Relationship Status with Productivity-Based Compensation: It's Complicated

Talk of the shift from volume to value is constantly in the air. The Medicare Access and CHIP Re-authorization Act of 2015 (MACRA) is making it official. But with all this talk, many healthcare organizations are still going steady with wRVU-based productivity compensation, and for a good reason. The healthcare community broadly accepts that physicians require performance incentives to maintain the viability of physician enterprises. To date, using wRVUs is one of the best measures to track and reward work effort. Further, wRVUs are payer-neutral, which appeals to physicians as protection from payer mix variation. It also appeals to many not-for-profit health systems as being consistent with their community-service mandate. Productivity-based compensation will not be likely, and probably should not be completely replaced by quality-based compensation. However, designing compensation agreements with properly implemented compensation-per-wRVU benchmarks in the value-based realm requires a better understanding of the parameters used in developing those benchmarks.

Divergence from Economic Reality

One of the complicating factors with compensation and productivity benchmarks is their increasing divergence from economic reality. Historically, benchmark surveys--like those published by MGMA, AMGA, Sullivan Cotter, and others--reported compensation and productivity data on physicians primarily from private or group practices. Initially, compensation-to-productivity ratios were simply a function of practice economics, having little to no relationship with compensation methodologies. Over time, the private practice model was supplanted by employment or near employment compensation arrangements.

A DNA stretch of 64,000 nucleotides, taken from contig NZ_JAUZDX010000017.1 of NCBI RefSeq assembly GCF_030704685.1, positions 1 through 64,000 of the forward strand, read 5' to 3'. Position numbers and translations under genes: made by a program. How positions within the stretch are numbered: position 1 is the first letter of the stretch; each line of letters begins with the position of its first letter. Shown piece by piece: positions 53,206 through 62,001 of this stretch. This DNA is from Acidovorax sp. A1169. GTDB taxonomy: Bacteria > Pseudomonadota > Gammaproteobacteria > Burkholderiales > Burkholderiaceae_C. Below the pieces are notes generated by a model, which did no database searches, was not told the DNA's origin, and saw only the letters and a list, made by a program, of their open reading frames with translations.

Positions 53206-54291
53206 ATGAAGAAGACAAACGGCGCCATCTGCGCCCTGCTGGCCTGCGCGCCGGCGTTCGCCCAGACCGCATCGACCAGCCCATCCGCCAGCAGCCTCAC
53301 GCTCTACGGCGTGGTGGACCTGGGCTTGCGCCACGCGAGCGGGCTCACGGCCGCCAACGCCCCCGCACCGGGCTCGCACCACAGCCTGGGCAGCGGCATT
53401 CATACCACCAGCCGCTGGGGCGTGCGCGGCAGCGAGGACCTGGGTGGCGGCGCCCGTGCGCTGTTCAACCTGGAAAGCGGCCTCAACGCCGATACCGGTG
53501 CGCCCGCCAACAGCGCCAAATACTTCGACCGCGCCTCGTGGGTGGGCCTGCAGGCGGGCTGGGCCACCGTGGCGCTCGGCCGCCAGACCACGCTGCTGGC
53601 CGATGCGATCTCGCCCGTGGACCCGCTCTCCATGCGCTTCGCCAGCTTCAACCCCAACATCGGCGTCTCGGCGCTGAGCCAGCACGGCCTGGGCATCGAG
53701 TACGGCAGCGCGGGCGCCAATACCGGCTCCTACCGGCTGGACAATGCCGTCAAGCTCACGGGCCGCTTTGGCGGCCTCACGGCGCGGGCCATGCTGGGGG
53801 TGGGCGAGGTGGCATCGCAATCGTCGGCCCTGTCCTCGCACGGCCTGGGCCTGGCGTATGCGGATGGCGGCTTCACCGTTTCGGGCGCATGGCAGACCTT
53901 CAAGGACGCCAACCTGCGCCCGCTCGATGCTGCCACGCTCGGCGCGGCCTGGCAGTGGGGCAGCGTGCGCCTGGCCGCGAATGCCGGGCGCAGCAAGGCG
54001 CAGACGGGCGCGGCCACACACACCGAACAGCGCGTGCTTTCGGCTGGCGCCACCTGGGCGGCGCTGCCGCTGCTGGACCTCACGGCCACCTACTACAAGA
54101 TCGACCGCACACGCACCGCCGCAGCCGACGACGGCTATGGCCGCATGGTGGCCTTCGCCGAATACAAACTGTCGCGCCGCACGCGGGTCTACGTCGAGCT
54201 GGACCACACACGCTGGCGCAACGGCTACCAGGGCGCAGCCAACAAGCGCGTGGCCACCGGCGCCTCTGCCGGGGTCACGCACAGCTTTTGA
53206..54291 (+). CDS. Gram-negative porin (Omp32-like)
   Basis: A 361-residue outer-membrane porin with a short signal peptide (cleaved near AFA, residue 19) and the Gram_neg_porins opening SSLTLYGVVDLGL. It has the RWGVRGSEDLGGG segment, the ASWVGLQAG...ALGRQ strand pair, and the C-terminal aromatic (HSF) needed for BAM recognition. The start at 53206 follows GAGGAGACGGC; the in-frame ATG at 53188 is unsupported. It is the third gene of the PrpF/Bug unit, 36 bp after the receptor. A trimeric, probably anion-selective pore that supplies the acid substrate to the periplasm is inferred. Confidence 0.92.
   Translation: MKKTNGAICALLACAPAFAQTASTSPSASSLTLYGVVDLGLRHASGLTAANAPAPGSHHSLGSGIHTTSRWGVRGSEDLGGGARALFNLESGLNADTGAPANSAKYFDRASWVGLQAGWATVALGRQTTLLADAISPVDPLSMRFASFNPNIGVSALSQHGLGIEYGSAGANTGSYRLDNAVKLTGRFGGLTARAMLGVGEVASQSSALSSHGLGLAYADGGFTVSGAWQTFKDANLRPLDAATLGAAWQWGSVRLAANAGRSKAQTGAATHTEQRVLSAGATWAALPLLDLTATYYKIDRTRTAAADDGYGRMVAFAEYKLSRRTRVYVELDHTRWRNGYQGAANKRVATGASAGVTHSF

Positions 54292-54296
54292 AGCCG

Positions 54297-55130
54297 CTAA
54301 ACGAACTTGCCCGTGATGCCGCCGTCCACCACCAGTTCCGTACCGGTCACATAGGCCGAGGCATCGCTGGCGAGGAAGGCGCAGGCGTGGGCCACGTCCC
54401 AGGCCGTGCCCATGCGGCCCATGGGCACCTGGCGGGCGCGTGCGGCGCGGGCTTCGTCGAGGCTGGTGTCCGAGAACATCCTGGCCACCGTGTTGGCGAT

Under an employment (or employment-like) arrangement, the revenues-less-expenses compensation model typically seen in private practice becomes more complicated and less desirable to implement. This factor is due to, among other things, hospital overhead being much higher than in a typical physician practice. The physicians also lose revenue as ancillaries are transitioned to the hospital, squeezing physician compensation from both ends. With an increasing number of physicians opting to become employed or to enter employment-like arrangements, the makeup of compensation benchmarks is also changing, unhinging compensation-per-wRVU benchmark metrics from practice economics. This change is especially significant given the way compensation-per-wRVU ratios are reported in benchmarks versus how those benchmarks are utilized in compensation plans. Most surveys build up benchmarks using all forms of compensation earned by physicians. The “compensation” component of “compensation per wRVU” often includes payments for administrative leadership, call coverage, supervision of residents or advanced practice providers, and other services the physicians might be providing. When used in practice, however, the benchmarks are rarely applied that way.